Earlier this year, we published Members Only, a book showcasing over 500 iconic membership cards of the acid house and rave generations. For seasoned ravers like the book’s editor Rob Ford, these cards aren’t a mere token of membership; they’re a window into many special experiences otherwise lost to memory. Emily Thomas spoke to Rob to find out the stories behind the favourite cards in his collection.
Like many, the acid house and rave eras changed my life. I actually totally dropped out of society in many ways after going to my first rave, for the better in my opinion, not so of my parents at the time!
Thus, the subject is closely connected to me on a very emotional level. The visuals, combined with those memories, plus my addiction to collecting things, create a perfect storm scenario.
Collecting membership cards of the acid house and rave eras is actually very hard to do as they are the ultimate in personal memorabilia for people. They often have one’s name and even a photo on the back of them so they are hard to come by. I know that my own membership cards were the only items of memorabilia I kept when I binned all my rave stuff many years ago (I still regret that, as many others do).
So, I’ve had to be very proactive in looking for memberships and equally proactive in contacting people that might still have them. Facebook especially has been amazing as the many groups covering acid house and rave memorabilia often result in people sharing photos of their old memberships and, sometimes, people are happy to part with them for the right price.
eBay has also given much success too. I have so many saved searches it’s unbelievable. I’ve also met numerous people who were parting with their collections of flyers, especially around London and the South East. Those meets are the closest to the buzz from doing those “deals” back in the day.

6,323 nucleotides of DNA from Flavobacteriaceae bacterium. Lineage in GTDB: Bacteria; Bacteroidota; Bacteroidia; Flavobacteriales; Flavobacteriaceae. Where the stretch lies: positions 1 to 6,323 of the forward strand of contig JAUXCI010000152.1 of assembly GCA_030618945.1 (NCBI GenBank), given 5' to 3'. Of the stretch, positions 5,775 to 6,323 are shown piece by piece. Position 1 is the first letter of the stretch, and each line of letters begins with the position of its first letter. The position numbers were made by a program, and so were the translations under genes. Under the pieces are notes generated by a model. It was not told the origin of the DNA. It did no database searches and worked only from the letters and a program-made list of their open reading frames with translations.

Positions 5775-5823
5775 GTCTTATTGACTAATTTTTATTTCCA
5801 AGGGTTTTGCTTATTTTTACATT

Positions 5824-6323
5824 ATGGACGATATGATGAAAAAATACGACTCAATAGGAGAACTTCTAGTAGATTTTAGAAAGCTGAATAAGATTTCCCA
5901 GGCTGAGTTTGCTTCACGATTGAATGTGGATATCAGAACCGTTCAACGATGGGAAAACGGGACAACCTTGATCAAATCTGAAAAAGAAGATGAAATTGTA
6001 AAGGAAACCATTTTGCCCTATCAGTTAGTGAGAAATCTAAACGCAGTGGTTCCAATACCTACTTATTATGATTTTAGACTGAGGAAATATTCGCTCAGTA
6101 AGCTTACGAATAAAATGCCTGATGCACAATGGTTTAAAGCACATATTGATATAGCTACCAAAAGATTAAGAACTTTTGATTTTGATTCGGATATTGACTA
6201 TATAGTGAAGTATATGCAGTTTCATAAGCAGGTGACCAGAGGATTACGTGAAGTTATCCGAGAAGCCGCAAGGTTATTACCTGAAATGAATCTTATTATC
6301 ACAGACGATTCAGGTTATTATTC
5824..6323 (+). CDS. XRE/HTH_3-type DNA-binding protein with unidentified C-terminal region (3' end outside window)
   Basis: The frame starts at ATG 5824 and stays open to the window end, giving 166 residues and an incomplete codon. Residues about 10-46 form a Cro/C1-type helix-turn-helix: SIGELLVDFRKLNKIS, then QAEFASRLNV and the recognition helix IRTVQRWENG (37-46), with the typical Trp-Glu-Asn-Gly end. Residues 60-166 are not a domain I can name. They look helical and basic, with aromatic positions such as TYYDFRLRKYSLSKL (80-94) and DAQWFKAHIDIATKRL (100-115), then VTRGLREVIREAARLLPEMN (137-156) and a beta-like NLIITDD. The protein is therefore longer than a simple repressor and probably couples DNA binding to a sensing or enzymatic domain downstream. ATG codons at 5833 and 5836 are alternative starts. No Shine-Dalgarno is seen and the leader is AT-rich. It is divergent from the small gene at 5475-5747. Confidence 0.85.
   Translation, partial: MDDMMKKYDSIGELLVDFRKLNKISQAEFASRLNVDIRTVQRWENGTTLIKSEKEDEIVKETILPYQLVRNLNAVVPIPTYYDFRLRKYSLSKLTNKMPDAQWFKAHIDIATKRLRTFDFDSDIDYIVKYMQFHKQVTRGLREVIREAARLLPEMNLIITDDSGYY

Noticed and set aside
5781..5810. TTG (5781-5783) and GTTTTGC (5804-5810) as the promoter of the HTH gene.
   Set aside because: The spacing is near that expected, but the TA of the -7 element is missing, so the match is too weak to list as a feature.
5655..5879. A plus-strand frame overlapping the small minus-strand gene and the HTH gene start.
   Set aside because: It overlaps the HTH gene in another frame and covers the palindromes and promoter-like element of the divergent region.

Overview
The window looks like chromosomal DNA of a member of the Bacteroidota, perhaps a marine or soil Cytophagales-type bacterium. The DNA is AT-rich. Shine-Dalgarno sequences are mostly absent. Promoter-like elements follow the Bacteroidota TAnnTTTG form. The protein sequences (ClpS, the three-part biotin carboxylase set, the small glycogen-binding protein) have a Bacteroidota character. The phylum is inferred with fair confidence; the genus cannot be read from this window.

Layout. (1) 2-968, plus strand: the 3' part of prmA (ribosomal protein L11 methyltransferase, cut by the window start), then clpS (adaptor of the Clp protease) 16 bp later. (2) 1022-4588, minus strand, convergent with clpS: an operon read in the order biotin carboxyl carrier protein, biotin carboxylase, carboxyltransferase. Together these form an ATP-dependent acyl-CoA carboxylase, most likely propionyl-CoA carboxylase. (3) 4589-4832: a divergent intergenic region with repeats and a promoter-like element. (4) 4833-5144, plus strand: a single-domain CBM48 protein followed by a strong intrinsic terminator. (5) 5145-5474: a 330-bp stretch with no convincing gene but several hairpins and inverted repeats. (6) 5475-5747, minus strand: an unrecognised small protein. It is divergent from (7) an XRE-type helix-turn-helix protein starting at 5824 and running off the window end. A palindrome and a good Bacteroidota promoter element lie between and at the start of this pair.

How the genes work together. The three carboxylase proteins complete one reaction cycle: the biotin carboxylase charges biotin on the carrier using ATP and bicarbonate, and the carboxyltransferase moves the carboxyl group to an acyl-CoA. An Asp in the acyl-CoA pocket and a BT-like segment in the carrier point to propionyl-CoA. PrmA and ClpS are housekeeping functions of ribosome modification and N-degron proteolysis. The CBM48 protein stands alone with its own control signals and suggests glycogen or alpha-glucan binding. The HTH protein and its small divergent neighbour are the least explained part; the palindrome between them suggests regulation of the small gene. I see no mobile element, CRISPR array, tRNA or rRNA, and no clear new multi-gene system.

The most iconic memberships in the book, for me, are:
The Amnesia House membership is one of the most important for me as this was the first rave I ever went to, it was life-changing for me. I was never the same person again and I went from a suit and tie job in a bank to being a prolific creator of all sorts.
The Shoom membership was one card that was on my “holy grail” list of cards to acquire. Shoom was one of the original acid house parties and also the first to use the smiley face at their events, memberships, flyers and merch. With the help of others, I managed to connect with a former DMC world champion who still had his Shoom membership. After months of dialogue, I finally acquired it. It’s one of my more expensive purchases at £250 for the one card. I’m often paying three figures these days for the ones I still don’t have.
From a collector’s point of view, I have one story that sticks out in my mind. The Spectrum membership card had evaded me for some time and was another on the “holy grail” list. A chance evening scrolling Instagram and I saw someone doing a video scan of a bedroom full of rave nostalgia. Amongst the items was that iconic Spectrum eye, it jumped out at me.
I DM’d the person and asked if they’d consider selling it, but they said they’d only consider swapping it. We established that some items I had would work for a swap so we exchanged info and I received the Spectrum card and duly sent the items by post in return. My buzz of now owning this stunning card evaporated quite quickly when the other person notified me that the cards I had sent hadn’t arrived. Would I send the Spectrum card back?!
A polite but tense conversation ensued and I understood that the person would be happy if I could find them a rare A.W.O.L. dog tag membership. That was almost impossible but I managed to find one, sent it to him and then… three months later, he messaged me saying “guess what turned up today?”, the cards I originally sent had finally turned up. Now the A.W.O.L. dog tag membership is on my “holy grail” list!!
The Dreamscape 1 access all areas dancer’s pass is one of my favourites too and super rare. The iconic image itself is one of the top five most important from the entire era.
Finally, the World Dance membership was a really tough one to track down. It’s a tiny circle version of the original round flyer. The circle membership turned into a credit card-style one soon after but used the same circle.